Moore Loses Case, and We All Lose
Just when I want to celebrate Portugal becoming the sixth European nation legalizing same-gender marriage—yes, Portugal!—I receive news that Michael W. Moore’s appeal against job discrimination has been rejected by the Virginia Supreme Court.
Moore, an employee of the Virginia Museum of Natural History, was fired on November 14, 2006. He had received a positive employee evaluation on October 20. He maintains that the only cause of his dismissal is his sexual orientation.
This is the kind of situation that LGBT Virginians face all too often. There is no legal recourse. Virginia is an “at will” employment state, and there are no statutory prohibitions on terminations based on sexual orientation.
Moore had used Governor Tim Kaine’s executive order banning discrimination based on sexual orientation in his defense. But the Circuit Court said it had no basis in law, and the Supreme Court found no cause to disagree.
If Kaine’s order had no legal force, imagine how much less Governor McDonnell’s Executive Directive (never before issued in Virginia) must have. Further, this case is a clear rebuttal to McDonnell’s musing that we may not have a problem in Virginia.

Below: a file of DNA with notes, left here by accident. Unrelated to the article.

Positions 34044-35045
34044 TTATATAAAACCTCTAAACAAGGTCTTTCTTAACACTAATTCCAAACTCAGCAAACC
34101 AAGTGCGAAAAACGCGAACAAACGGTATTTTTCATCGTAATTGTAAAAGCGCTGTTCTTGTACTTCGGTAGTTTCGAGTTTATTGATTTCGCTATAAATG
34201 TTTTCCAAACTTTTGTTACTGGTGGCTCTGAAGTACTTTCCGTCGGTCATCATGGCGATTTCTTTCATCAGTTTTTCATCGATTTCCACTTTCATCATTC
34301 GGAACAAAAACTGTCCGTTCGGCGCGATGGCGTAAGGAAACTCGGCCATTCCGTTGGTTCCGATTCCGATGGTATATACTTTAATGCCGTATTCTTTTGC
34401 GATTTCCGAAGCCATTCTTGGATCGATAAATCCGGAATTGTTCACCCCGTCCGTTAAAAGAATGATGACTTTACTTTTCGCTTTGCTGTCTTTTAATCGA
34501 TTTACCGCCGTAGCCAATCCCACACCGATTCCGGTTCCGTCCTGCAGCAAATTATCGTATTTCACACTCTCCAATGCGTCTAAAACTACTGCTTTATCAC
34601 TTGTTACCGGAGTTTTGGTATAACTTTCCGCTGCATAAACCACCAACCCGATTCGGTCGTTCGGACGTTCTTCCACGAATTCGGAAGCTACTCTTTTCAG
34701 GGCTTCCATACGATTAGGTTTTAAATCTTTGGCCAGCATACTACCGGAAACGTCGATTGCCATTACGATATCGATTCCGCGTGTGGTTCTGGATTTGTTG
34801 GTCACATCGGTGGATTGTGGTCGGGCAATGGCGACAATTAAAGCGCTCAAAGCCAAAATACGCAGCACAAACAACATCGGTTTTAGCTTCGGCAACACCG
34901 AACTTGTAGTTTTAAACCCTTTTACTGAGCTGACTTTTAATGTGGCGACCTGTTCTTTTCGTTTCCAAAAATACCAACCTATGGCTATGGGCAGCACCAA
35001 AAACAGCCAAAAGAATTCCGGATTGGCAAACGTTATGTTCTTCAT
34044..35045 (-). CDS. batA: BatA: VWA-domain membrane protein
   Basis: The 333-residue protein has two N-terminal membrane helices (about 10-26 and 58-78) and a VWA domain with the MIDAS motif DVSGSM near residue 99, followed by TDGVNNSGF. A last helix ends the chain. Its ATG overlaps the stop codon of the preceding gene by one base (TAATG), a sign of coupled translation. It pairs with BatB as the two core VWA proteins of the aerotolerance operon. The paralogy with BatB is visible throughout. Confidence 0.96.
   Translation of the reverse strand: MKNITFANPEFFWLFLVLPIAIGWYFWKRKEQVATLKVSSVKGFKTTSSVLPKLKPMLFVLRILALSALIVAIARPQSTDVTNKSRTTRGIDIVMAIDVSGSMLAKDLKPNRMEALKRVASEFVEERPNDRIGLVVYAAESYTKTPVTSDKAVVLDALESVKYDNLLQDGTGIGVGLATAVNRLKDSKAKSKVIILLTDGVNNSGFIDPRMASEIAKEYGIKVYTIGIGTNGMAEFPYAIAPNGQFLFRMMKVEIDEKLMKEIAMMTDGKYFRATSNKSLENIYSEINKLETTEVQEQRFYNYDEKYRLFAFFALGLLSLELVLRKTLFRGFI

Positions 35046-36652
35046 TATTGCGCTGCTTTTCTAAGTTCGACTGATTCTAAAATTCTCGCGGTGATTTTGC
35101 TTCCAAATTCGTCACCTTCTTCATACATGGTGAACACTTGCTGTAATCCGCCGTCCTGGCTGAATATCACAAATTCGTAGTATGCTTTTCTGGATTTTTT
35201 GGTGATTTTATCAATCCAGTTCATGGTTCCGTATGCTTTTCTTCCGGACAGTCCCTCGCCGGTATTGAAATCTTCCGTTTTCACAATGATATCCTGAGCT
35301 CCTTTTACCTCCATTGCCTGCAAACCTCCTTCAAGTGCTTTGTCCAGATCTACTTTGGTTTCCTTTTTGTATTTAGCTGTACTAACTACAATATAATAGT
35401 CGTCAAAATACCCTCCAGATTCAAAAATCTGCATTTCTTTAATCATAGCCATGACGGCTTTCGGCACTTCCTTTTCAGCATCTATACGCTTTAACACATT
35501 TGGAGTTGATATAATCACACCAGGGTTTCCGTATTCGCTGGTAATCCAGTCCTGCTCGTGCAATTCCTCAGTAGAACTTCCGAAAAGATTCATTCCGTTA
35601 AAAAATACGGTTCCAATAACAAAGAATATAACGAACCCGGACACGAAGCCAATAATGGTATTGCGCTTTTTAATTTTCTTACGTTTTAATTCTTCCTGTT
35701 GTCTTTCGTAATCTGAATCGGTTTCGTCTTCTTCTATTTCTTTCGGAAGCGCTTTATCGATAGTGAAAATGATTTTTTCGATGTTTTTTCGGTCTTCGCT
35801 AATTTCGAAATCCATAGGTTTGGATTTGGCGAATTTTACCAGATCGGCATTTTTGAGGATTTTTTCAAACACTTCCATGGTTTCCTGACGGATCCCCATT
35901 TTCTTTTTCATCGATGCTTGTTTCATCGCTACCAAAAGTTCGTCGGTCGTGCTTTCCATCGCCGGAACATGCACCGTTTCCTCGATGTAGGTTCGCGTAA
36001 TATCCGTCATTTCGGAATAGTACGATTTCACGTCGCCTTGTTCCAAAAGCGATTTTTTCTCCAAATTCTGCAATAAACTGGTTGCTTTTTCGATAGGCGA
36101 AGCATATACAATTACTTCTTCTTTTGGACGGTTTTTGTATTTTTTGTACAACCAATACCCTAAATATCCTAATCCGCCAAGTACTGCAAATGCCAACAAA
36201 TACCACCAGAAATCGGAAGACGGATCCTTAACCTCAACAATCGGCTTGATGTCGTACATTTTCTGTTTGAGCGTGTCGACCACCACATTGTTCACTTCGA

This is why we must have employment protections against discrimination based on sexual orientation and gender identity and expression.
Please, if you are a person of faith and have not yet signed the Statement of Conscience to be given later this year to Governor McDonnell, Attorney General Cuccinelli, and members of the General Assembly, do it now. Go to http://www.faith4equalityva.org/TakeAction/tabid/3995/Default.aspx and scroll down to the Statement of Conscience.
And whether you are a person of faith or not, also please sign the petition sponsored by Equality Virginia at http://www.equalityvirginia.org/endworkplacediscrimination.html
And tell others about this drive to make sure Virginia’s leaders do the right thing.
Rev. Dr. Robin H. Gorsline is President of People of Faith for Equality in Virginia, an interfaith organization of gay and straight clergy and lay people working for equality for LGBT Virginians. Read more of his thoughts on faith and spirituality on his personal blog.
“This is a weird thing to say but I always hoped that the Virginia Tech one would be the worst one ever…as bad as that was, I hoped that nothing would ever eclipse it but, such as life we got work to do so.”September 27, 2016
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